Hormesis-based anti-aging products: a case study of a novel cosmetic

Research output: Contribution to journal/Conference contribution in journal/Contribution to newspaperJournal articleResearchpeer-review

  • Suresh Rattan
  • Valerie Kryzch, LVMH Recherche, France
  • Sylvianne Schnebert, LVMH Recherche, France
  • Eric Perrier, LVMH Recherche, France
  • Carine Nizard, LVMH Recherche, France
Application of hormesis in aging research and interventions is becoming increasingly attractive and successful. The reason for this is the realization that mild stress-induced activation of one or more stress response (SR) pathways, and its consequent stimulation of repair mechanisms, is effective in reducing the age-related accumulation of molecular damage. For example, repeated heat stress-induced synthesis of heat shock proteins has been shown to have a variety of anti-aging effects on growth and other cellular and biochemical
characteristics of normal human skin fibroblasts, keratinocytes and endothelial cells undergoing aging in vitro. Therefore, searching for potential hormetins – conditions and compounds eliciting SR-mediated hormesis – is drawing attention of not only the researchers but also the industry involved in developing healthcare products, including nutriceuticals, functional foods and cosmeceuticals. Here we present the example of a skin care cosmetic as
one of the first successful product developments incorporating the ideas of hormesis. This was based on the studies to analyse the molecular effects of active ingredients extracted from the roots of the Chinese herb Sanchi (Panax notoginseng) on gene expression at the level of mRNAs and proteins in human skin cells. The results showed that the ginsenosides extracted from Sanchi induced the transcription of stress genes and increased the synthesis of stress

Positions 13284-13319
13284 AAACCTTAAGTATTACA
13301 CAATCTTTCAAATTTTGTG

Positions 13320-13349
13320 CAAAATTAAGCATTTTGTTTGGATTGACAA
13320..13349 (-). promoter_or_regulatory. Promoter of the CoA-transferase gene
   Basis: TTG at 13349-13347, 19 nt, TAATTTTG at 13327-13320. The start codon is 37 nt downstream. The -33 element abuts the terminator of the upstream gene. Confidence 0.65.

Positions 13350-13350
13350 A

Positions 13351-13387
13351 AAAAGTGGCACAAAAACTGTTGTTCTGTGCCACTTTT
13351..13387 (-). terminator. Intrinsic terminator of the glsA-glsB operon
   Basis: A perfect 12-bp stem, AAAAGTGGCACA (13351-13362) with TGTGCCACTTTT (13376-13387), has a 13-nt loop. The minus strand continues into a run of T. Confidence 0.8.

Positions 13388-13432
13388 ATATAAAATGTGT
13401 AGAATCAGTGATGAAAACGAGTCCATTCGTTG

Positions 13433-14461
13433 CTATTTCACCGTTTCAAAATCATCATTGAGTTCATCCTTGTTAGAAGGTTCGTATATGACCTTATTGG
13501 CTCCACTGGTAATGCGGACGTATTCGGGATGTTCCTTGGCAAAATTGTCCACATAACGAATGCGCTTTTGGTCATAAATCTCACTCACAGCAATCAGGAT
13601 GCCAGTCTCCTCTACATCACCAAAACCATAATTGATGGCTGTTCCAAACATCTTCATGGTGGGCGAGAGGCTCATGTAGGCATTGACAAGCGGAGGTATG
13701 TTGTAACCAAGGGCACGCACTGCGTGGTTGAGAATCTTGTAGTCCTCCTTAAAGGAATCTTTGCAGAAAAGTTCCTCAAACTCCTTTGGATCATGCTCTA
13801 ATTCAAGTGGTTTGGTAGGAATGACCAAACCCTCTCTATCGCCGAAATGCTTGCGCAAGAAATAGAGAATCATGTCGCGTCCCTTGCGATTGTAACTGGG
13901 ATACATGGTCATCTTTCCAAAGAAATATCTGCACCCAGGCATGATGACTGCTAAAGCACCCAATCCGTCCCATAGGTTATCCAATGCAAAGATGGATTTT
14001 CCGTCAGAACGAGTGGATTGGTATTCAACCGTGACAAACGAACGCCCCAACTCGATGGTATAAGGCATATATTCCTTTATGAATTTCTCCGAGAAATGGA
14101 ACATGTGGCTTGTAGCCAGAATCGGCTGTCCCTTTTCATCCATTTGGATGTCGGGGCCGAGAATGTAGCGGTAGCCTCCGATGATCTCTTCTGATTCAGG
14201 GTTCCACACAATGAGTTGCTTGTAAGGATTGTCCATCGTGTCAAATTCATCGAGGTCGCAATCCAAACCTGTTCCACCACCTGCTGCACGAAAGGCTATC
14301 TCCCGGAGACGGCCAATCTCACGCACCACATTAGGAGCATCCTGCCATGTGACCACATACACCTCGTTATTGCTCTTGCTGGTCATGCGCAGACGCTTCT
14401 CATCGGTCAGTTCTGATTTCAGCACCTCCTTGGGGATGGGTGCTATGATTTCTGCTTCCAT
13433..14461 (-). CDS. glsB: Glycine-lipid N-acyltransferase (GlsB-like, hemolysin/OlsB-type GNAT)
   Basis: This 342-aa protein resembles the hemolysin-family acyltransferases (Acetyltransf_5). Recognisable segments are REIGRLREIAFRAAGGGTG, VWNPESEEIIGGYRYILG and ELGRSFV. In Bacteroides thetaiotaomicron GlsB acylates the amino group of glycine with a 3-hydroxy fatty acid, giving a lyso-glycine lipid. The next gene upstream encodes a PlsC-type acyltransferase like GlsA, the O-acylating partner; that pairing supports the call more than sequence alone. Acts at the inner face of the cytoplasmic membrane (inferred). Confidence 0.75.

proteins, especially the heat shock protein HSP1A1 or Hsp70, in normal human keratinocytes and dermal fibroblasts. Furthermore, this extract also has significant positive effects against facial wrinkles and other symptoms of facial skin aging as tested clinically, which may be due to its hormetic mode of action by stress-induced synthesis of chaperones involved in protein repair and removal of abnormal proteins. Acceptance of such a hormesis-based product by the wider public could be instrumental in the social recognition of the concept of hormesis as the beneficial effects of mild stress of choice, and will encourage the development of novel health care products with physical, nutritional and mental hormetins
Original languageEnglish
JournalDose-Response
Volume11
Issue1
Pages (from-to)99-108
Number of pages10
ISSN1559-3258
DOIs
Publication statusPublished - Jan 2013

See relations at Aarhus University Citationformats

ID: 42030873